Copeland Island adventure

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After many times talking about taking a boat trip to Copeland Island, Madame Oui and I finally got our finger out and jumped onboard “The Brothers” on a sunny afternoon.

Not surprisingly for us, immediately we noticed the captain’s dog, who kept himself very satisfied up in the cramped bridge:

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“The Brothers” captain’s dog. It’s a dog’s life.

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There were a couple dozen of us in the boat, and the journey was relatively smooth.

I was glad I had my camera ready as we entered the island harbour, as the first sight was some sunbathing seals. I was hoping we would loiter a bit, as one swam towards us:

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Disembarking, the large signpost instructs all visitors that this is a private island, no dogs allowed (oops, too late of a notice for some), and that we are to stay to the coastline. That last instruction would have been easier to comply with if there were any path markings on the island. Madame Oui and I did our best, but we did manage to wander through someone’s drive at the end. At least we smiled and waved at the home owners as we walked through!

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Evidence of rabbits. Artistically, I like this image.
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Rabbit in action. There is abundant tall scrub for them to hide.

Copeland Island is reputed for its birds, seals and rabbits. For a while, the only evidence of the preponderance of rabbits were their droppings, which were absolutely everywhere. And a few carcasses. But thanks to Madame Oui’s sharp eye, we stumbled upon some living specimens, which I duly captured with a long range camera lens.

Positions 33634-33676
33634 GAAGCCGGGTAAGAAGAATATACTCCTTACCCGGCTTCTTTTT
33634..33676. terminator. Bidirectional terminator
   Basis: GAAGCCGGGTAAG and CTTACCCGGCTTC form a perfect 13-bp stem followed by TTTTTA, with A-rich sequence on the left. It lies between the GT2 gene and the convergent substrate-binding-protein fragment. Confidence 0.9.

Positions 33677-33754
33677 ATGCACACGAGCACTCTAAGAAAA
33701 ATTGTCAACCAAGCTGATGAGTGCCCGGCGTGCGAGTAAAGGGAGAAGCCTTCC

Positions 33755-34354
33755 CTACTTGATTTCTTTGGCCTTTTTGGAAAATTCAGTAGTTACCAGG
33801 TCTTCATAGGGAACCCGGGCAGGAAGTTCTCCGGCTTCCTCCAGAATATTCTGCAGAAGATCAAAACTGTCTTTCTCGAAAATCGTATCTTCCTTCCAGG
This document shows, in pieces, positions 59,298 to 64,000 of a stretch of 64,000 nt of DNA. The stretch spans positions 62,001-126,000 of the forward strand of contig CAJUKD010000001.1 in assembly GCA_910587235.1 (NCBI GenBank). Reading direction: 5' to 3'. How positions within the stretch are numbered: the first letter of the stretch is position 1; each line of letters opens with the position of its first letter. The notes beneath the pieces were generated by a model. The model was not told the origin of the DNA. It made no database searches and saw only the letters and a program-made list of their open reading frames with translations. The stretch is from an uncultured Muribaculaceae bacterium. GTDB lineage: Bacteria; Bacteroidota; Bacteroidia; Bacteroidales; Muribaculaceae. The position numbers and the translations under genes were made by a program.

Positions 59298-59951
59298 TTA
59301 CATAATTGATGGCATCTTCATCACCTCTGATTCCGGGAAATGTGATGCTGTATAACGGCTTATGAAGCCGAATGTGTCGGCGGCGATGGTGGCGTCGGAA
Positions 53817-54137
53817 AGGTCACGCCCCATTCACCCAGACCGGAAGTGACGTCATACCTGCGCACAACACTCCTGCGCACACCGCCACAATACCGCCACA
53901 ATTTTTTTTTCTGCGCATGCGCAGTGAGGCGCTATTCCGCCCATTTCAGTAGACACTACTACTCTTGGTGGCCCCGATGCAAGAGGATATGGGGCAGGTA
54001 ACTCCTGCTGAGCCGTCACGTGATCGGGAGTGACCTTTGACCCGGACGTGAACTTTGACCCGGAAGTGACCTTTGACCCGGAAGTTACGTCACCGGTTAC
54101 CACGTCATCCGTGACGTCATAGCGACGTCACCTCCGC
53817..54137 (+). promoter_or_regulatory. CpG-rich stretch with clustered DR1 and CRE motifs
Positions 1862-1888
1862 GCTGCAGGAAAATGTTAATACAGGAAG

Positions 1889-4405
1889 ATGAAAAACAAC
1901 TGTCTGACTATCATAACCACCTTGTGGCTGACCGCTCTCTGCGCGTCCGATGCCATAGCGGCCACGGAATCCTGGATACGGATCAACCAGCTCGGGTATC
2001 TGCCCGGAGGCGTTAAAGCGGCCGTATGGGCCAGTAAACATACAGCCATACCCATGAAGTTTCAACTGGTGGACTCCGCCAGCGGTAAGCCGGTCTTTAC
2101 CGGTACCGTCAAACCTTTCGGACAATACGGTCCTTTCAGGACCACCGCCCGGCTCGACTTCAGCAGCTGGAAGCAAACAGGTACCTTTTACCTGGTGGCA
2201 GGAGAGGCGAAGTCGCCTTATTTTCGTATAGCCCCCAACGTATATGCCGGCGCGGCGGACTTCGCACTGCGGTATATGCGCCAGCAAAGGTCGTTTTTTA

One fellow walker told us how much the island had changed since he last visited 40 years ago. First, for him, the rabbits were out of control, far more than before. He also noticed how much the thistle had taken over the island.

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Island graveyard desecrated by rabbits. Not how I want my corpse to go!

Some houses were very secluded. With no mains electricity, this is certainly a sure way to get away from the bourgeois routine. But then the constant bourgeois trekker visitors must get annoying.Madame Oui and I were impressed that there were several occupied houses on this small island. I’ll add that they were loyal British families, with their Union flags withstanding the constant wind.

As is our wont, we examined as much of the island as we could. Madame Oui said that it reminded her of Los Lobos, Fuerteventura, and as such did not want to wander too far lest we miss our boat return. I assured her that if need be we could run across Copeland Island in 5 minutes.

Hidden from view from Donaghadee is the northern side of Copeland Island, which reveals two more islands — Lighthouse Island and Mew Island. Fittingly, Lighthouse Island is the one without the lighthouse; overnight accommodation available via the Bird Observatory (RSPB me thinks).

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All in all worth the journey. We picked a fine day to do it.

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